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August 19th, 2017, 08:18 AM   #11
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Quote:
 Originally Posted by cjem correction: $b+1 \geq g$
gbgbgbgbg ok

August 19th, 2017, 08:21 AM   #12
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Quote:
 Originally Posted by MATHEMATICIAN gbgbgbgbg ok
Yeah, exactly. It's just a small point, though, and I was nitpicking :P You got the harder part correct.

August 19th, 2017, 08:26 AM   #13
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Quote:
 Originally Posted by cjem Yeah, exactly. It's just a small point, though, and I was nitpicking :P You got the harder part correct.
i am not good at thinking

 August 19th, 2017, 12:07 PM #14 Senior Member     Joined: Feb 2010 Posts: 674 Thanks: 127 The condition $\displaystyle b+1 \geq g$ is not needed. Suppose $\displaystyle b=5$ and $\displaystyle g=7$. The the binomial coefficient is $\displaystyle \binom{6}{7}$ which equals zero and that is the correct answer.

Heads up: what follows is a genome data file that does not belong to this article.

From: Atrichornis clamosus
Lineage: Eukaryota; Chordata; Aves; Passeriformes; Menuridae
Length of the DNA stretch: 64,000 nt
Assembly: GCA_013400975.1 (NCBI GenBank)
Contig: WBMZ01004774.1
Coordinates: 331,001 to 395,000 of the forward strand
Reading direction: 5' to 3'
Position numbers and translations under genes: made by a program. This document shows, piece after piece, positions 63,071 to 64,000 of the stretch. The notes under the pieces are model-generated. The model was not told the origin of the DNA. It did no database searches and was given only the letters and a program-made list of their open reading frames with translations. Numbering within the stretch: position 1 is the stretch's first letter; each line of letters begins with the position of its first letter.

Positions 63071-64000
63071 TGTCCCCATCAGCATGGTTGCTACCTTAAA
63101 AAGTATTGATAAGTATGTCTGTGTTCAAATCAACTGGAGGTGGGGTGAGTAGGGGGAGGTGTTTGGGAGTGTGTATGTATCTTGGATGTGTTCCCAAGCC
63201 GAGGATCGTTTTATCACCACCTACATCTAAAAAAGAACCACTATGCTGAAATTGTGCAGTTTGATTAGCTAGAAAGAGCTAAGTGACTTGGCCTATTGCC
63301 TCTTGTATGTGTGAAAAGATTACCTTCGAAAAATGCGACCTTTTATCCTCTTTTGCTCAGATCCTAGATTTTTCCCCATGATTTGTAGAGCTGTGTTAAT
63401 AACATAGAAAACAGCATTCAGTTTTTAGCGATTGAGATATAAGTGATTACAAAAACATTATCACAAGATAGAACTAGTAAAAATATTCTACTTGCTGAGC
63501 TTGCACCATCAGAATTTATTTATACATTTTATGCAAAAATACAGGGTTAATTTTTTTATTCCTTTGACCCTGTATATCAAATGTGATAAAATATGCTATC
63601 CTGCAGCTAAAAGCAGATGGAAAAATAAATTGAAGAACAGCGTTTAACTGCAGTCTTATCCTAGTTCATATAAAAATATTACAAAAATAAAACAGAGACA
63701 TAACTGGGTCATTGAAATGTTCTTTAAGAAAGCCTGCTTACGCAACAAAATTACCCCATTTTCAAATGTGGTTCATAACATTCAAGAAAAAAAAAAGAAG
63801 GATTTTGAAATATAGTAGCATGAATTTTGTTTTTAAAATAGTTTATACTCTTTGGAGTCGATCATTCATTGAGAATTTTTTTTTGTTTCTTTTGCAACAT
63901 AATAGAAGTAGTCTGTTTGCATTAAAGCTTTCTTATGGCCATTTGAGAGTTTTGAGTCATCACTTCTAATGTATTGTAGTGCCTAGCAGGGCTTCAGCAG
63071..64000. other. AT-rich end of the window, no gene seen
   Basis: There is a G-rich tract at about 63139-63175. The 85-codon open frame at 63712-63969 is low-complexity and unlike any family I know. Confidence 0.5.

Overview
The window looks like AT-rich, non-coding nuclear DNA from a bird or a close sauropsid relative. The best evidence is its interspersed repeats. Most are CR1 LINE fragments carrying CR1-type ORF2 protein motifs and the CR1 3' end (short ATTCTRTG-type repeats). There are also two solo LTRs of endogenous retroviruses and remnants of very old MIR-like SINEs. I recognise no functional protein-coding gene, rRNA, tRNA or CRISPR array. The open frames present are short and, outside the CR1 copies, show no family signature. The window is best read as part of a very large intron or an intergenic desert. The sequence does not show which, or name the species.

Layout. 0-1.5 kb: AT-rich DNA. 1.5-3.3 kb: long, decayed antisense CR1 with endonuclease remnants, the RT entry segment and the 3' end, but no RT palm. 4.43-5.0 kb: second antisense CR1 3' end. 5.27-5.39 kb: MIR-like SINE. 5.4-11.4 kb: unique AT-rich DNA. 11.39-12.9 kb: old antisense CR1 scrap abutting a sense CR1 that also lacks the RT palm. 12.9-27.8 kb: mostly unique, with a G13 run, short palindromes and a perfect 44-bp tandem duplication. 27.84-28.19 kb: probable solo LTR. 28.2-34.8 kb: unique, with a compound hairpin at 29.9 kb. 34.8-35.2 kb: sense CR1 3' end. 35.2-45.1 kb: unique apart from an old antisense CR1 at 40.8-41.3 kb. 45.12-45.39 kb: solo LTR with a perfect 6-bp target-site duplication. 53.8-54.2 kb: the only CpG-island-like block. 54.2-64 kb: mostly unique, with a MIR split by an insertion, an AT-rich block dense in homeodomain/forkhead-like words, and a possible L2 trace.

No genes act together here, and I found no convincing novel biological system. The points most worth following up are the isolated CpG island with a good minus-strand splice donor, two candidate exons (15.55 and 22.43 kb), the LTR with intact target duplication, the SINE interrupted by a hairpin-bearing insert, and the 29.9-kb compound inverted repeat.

August 19th, 2017, 12:13 PM   #15
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Quote:
 Originally Posted by mrtwhs The condition $\displaystyle b+1 \geq g$ is not needed. Suppose $\displaystyle b=5$ and $\displaystyle g=7$. The the binomial coefficient is $\displaystyle \binom{6}{7}$ which equals zero and that is the correct answer.
I guess this is just a matter of convention. I've only ever seen $n \choose r$ defined for $n \geq r$ but, yes, if you define it to be zero when $n < r$, it will make the formula hold for all integers $b,g \geq 0$.

Last edited by cjem; August 19th, 2017 at 12:32 PM.

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